Stéphane, dressed in his black-and-white waiter’s uniform, rushes up the stairs holding a silver dish. He emerges into a softly lit dining area, adorned with red-carpeted walls and glistening chandeliers. A man is there waiting for him, wearing a suit and standing stiffly with his hands behind his back. Stéphane places the dish down on the cart, and the man moves right behind him, breathing down Stéphane’s neck. Stéphane shrinks in the man’s shadow and hurries to pull a towel from underneath the dish. The man says nothing, but his rage is palpable.
The second Stéphane has pulled the towel away and disappeared back down the stairs, the man grabs the plate and spins around to a small table where two customers, dressed in their finest evening wear, sit. His face contorts as he softly apologizes, in English, for the delay. The customers purse their lips.
Quick and filled with purpose, this is one of many scenes in CITY OF LIGHT (LA VILLE LUMIÈRE) overflowing with similar tension. The short film by Pascal Tessaud follows 20-year-old Stéphane. He lives in Paris in his grandmother’s flat and has recently taken on a job as a waiter at his father’s upscale restaurant. As tensions at work grow higher and the duties of adult life come calling, Stéphane must make difficult choices about what is best for himself and his family.
Frontier Film Festival Gives Us A Story Full of Contrasts
CITY OF LIGHT begins in the bustling kitchen of Stéphane’s father’s restaurant. Pots clang; knives furiously chop onions, chives and lemons; sounds of sizzling pans and steaming dishes fill the air. Someone calls out an order and a chorus of voices respond, Oui, chef!
In comes Stéphane, wearing his uniform and following his boss, who is giving him various instructions about waiting tables. It is Stéphane’s first day. He is silent as the chaos of the kitchen builds around him. Within a few seconds, he is off, beginning his first shift.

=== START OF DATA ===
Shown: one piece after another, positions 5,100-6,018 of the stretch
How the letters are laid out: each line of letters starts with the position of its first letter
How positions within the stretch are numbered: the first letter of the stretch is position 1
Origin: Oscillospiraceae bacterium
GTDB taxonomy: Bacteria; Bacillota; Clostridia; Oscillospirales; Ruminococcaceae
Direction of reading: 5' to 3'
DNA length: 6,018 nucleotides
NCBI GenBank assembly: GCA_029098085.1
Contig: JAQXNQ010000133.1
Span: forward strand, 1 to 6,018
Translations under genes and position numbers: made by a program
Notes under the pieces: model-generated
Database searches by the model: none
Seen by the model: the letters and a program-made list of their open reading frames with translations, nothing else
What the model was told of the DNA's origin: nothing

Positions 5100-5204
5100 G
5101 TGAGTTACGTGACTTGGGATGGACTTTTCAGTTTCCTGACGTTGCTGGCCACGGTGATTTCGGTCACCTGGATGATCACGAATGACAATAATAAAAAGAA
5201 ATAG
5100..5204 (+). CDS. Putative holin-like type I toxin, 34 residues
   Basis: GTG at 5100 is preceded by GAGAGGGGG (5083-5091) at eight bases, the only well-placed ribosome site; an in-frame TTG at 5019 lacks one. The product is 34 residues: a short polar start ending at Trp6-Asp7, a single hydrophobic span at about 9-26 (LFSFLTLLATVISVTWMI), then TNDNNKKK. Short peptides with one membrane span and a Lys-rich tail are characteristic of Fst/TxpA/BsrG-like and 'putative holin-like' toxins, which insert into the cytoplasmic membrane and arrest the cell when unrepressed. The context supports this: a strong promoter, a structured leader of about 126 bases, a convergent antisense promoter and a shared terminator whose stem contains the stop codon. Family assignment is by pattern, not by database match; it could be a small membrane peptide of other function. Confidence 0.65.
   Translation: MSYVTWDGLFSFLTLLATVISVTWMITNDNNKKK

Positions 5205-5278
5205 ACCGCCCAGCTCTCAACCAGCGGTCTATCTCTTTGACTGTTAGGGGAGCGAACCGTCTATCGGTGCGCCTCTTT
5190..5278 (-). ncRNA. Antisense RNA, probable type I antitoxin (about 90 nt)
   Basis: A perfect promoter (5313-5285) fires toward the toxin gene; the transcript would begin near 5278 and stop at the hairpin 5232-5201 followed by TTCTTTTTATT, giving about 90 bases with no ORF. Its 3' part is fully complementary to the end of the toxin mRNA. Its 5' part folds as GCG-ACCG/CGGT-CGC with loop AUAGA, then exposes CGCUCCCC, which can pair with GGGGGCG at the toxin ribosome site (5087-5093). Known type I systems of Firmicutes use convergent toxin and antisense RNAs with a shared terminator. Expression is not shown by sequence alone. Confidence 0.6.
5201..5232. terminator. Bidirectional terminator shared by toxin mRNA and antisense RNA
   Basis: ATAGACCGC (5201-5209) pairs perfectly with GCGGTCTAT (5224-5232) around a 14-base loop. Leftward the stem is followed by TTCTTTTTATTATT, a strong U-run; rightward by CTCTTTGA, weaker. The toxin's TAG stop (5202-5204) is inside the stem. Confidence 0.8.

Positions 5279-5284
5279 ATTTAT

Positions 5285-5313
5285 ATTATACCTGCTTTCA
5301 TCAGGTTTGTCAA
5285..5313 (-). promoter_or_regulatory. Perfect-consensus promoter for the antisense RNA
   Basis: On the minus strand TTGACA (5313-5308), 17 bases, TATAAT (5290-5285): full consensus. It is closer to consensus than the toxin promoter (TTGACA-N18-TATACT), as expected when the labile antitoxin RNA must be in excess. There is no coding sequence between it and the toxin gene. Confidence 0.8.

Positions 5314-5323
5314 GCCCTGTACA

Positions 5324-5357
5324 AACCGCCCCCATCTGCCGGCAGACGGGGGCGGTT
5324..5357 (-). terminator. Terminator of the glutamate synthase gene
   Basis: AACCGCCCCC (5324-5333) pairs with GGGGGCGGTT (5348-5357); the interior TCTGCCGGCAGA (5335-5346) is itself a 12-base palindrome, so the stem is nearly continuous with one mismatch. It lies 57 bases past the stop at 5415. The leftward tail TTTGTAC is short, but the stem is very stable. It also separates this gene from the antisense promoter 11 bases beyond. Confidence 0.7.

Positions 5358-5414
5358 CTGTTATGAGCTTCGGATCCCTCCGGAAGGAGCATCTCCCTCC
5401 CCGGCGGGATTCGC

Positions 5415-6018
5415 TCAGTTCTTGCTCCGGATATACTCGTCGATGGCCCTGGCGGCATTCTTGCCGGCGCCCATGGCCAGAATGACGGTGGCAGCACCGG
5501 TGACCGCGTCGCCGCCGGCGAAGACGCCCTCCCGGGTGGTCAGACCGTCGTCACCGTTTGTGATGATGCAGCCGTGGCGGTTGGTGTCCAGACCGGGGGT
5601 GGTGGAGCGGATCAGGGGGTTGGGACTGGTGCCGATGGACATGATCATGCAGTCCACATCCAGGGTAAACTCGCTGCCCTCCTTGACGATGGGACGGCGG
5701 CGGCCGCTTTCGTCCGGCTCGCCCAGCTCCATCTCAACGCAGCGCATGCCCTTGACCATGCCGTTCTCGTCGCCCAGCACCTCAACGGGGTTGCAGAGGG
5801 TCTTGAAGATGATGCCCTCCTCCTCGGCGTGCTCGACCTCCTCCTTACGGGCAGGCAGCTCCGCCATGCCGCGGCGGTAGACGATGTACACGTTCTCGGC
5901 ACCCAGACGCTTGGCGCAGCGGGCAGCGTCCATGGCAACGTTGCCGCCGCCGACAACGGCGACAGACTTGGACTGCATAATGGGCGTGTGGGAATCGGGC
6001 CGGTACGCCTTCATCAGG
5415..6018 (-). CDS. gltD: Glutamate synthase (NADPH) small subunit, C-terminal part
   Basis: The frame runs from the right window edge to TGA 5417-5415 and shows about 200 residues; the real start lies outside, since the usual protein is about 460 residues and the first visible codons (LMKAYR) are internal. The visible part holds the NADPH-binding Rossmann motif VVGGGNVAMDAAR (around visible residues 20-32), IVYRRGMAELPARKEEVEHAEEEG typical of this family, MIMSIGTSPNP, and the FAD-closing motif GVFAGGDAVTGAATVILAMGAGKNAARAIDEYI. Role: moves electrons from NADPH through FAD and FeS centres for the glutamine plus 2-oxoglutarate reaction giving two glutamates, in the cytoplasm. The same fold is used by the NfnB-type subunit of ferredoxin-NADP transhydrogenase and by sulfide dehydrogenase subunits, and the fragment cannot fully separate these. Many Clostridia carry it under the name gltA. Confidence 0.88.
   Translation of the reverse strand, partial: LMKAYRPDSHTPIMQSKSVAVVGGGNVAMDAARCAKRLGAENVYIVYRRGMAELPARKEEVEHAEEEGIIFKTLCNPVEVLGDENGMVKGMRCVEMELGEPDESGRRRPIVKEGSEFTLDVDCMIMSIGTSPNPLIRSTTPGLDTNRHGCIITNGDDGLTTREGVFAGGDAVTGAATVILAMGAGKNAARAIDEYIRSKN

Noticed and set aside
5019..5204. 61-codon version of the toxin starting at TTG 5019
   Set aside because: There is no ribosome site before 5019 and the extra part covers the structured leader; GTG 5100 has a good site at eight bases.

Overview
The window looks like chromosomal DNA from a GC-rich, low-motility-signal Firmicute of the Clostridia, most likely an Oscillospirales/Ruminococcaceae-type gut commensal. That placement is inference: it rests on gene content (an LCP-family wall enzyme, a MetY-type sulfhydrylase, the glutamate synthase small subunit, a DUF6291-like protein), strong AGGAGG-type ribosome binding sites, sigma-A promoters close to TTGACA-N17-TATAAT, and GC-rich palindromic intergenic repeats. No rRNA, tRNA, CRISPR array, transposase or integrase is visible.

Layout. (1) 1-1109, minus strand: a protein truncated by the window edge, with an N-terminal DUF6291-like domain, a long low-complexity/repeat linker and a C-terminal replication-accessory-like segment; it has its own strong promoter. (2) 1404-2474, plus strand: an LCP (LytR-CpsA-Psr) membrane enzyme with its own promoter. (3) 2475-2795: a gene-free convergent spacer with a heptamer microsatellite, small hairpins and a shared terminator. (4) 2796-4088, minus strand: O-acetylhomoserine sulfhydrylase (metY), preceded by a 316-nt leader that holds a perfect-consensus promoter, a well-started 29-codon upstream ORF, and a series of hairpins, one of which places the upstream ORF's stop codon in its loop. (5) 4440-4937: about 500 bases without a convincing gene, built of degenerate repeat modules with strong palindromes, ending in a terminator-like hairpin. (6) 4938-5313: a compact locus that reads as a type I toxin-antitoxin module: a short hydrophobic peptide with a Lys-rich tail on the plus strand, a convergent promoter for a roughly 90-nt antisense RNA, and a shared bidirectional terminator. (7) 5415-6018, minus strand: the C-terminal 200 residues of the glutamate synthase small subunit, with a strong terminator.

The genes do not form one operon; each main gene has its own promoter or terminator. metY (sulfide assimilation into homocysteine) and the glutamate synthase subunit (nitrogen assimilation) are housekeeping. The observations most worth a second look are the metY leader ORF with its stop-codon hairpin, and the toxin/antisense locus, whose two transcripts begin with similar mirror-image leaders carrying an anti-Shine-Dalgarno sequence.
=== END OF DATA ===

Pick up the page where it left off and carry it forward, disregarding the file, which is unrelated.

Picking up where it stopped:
We follow Stéphane from there. We watch as he is berated by impatient and stressed bosses. We watch Stéphane’s father, Philipot, come down to the wait staff’s locker room to force a wad of cash into Stéphane’s pocket in front of all of the other waiters, a wayward attempt at showing affection towards his son. After work one night, Stéphane and his coworkers walk to a club, and Philipot speeds past them in a silver sports car.
Philipot’s wealthy lifestyle stands in vivid contrast to that of Stéphane and his grandmother, Odette. The two share a small high-rise apartment and have very little of their own privacy. While Philipot has money, Stéphane and Odette have a deep and affectionate relationship. Their nights are spent watching TV together on the bed; and in the mornings, they talk over coffee. Their flat may be small, but it is cluttered with belongings and color. Their apartment's coziness is heightened by comparison with the coldness of the restaurant.
As the film progresses, it becomes clear that the work environment at the restaurant is not merely stressful, but abusive and discriminatory. The film comes to its climax when Stéphane witnesses Philipot treating a Black employee unfairly, and Stéphane takes drastic measures to vent his anger towards him.
CITY OF LIGHT is moving, with a sharp attention to detail—in just over 30 minutes, we come to know and care for Stéphane. While this film is powerful enough to recommend to any viewer, it might be especially enjoyable for francophiles and fans of subtle but bracing dramas.
Vincente Perez: Stéphane
Liliane Rovère: Odette
Jean-Paul Bathany: Philipot
Johana Cessiecq: Carmen
Moussa Mansaly: Jamal
M’Barek Belkouk: Redouane
Grégory Gadebois: Versini
Fatou N’Diaye: The client
Romain Ogerau: The manager
Abderrahmane Belacel: Abdelrahim
Christian Boyenval: The chef
Mebarek Benchelah: Yazid
Mourad Boudaoud: Norredine
Images courtesy of Frontier Film Festival
About the Author:
Nell Beck is a rising senior at Oberlin College, where she is pursuing a BA in English. At school, she is co-editor of the literary nonfiction magazine and eats in a dining co-op. Raised in Montclair, New Jersey, she is passionate about books, art, and writing. Looking ahead, she hopes to pursue an arts-related career, travel a lot, and become a better baker.